Fall Prevention (Part 2 of 3) Why Our Risk of Falling Increases With Age | Wilmington

Fall Prevention (Part 2 of 3) Why Our Risk of Falling Increases With Age

senior man being helped with walker

Our last posting, Fall Prevention (Part 1 of 3), described how a single fall quickly transformed one woman’s life from independence and freedom to dependence and loss. We shared this story as the first step to fall prevention is to understand just how dangerous one fall can be.

The second step is to understand that we, and our loved ones, have an increased risk of falling as we age.

Why are Seniors More at Risk of Falling?

There are some specific physical changes that make us more susceptible to a fall than when we were younger.

  • Vision decline. Some falls occur because of an inability to see tripping hazards such as an object on the ground, a curb, step, or transition piece. In addition, older eyes may not adjust as quickly when moving from a dark environment to the bright outdoors or vice versa.
  • Weakness in legs. Other falls occur because leg weakness makes it more difficult to walk and to adjust to something unexpected such as a curb, an object on the floor, or a more slippery surface. Weakness in legs can also keep seniors from lifting their feet appropriately putting them more at risk for a fall caused by something as simple as a throw rug or a door threshold.
  • Drug Effects or Interactions. Some drugs can interact to cause dizziness or balance issues. Other drugs can affect the amount of blood flow to the brain, increasing a person’s fall risk. One reason this affects seniors more is because, on average, seniors take more prescription medications. A recent IMS Health study found that the annual per capital prescriptions filled in North Carolina for those 19-64 was half the number filled for those 65+ (10.4 compared with 21.6). In the US as a whole, the number of prescriptions was 12.4 those under 65 compared with 27 for those 65+. Dizziness is not only a side effect of some medications, but also a side effect of stopping some medications. While this only addresses the use of prescription medications, dizziness can also be a side effect of some over-the-counter medications.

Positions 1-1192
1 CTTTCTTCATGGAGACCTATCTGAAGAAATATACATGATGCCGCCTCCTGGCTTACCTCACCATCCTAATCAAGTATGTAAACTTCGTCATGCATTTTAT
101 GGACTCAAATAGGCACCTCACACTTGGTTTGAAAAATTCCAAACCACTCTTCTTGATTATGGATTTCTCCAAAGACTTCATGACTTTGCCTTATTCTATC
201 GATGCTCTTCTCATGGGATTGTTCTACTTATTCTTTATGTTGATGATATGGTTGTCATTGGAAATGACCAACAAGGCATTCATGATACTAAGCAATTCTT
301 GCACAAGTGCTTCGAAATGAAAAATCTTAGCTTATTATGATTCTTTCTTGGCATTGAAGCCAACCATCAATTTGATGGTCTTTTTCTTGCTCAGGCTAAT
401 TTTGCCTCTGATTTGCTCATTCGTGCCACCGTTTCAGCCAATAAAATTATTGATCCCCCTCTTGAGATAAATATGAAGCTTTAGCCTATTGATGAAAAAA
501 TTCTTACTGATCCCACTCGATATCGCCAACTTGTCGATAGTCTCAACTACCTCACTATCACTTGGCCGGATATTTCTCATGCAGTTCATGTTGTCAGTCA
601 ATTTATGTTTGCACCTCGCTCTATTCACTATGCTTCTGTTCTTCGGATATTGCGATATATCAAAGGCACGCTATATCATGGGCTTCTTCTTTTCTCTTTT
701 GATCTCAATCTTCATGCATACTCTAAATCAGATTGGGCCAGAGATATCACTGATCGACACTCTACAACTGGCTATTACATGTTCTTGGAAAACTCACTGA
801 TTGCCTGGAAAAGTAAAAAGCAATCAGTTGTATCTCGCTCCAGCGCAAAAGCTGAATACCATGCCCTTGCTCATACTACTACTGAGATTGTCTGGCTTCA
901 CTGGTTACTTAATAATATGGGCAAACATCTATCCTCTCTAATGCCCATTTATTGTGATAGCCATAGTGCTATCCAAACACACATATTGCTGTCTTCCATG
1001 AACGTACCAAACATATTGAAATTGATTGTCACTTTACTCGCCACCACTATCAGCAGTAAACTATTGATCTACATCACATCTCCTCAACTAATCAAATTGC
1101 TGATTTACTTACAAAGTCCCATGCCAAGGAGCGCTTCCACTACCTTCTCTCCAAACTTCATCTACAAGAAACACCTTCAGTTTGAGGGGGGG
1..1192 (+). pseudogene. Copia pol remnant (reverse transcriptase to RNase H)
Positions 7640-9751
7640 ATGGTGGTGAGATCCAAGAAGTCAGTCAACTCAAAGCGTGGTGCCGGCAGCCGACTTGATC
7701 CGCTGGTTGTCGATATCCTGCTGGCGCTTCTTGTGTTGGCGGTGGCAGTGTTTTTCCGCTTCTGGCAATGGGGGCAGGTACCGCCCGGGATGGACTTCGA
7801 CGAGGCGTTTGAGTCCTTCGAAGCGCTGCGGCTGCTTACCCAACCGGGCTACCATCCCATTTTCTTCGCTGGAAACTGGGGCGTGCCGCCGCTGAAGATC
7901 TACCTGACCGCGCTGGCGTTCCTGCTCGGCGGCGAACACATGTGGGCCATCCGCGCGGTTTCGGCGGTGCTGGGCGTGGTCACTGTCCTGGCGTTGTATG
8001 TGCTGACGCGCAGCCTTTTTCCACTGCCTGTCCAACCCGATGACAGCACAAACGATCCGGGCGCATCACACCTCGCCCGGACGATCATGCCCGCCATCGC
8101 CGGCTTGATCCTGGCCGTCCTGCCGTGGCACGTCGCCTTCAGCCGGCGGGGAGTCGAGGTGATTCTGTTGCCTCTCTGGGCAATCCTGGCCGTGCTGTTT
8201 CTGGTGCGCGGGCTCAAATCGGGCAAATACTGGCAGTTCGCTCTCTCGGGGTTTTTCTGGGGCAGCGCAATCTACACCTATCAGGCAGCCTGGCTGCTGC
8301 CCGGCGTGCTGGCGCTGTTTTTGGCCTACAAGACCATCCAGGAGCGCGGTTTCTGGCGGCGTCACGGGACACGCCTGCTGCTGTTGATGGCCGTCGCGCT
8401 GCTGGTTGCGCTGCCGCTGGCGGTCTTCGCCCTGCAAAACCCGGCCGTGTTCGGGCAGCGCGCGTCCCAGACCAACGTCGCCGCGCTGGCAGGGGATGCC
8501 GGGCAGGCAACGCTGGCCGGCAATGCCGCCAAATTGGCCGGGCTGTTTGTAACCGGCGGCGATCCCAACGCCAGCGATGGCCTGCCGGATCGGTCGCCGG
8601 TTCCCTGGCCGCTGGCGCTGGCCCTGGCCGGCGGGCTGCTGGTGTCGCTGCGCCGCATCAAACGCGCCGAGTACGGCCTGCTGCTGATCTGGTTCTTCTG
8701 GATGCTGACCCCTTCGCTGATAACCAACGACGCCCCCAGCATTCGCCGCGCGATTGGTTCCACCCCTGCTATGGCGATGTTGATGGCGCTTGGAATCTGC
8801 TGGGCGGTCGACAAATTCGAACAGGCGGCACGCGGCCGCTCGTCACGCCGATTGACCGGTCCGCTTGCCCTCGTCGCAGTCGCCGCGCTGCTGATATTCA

So How Can We Prevent Falls?

There are a number of different areas to consider. We have listed these areas below and will go into more detail on each of them in our next and final posting of this Fall Prevention series.

  1. Know the side effects of your medications.
  2. Make your home a safe environment.
  3. Slow down, especially when changing position.
  4. Wear safe footwear.
  5. Do NOT make it a habit to furniture walk.
  6. Use your cane or walker if you have one.
  7. Take care of the rest of your physical health.
  8. Let someone know if you are having dizzy spells or balance issues!
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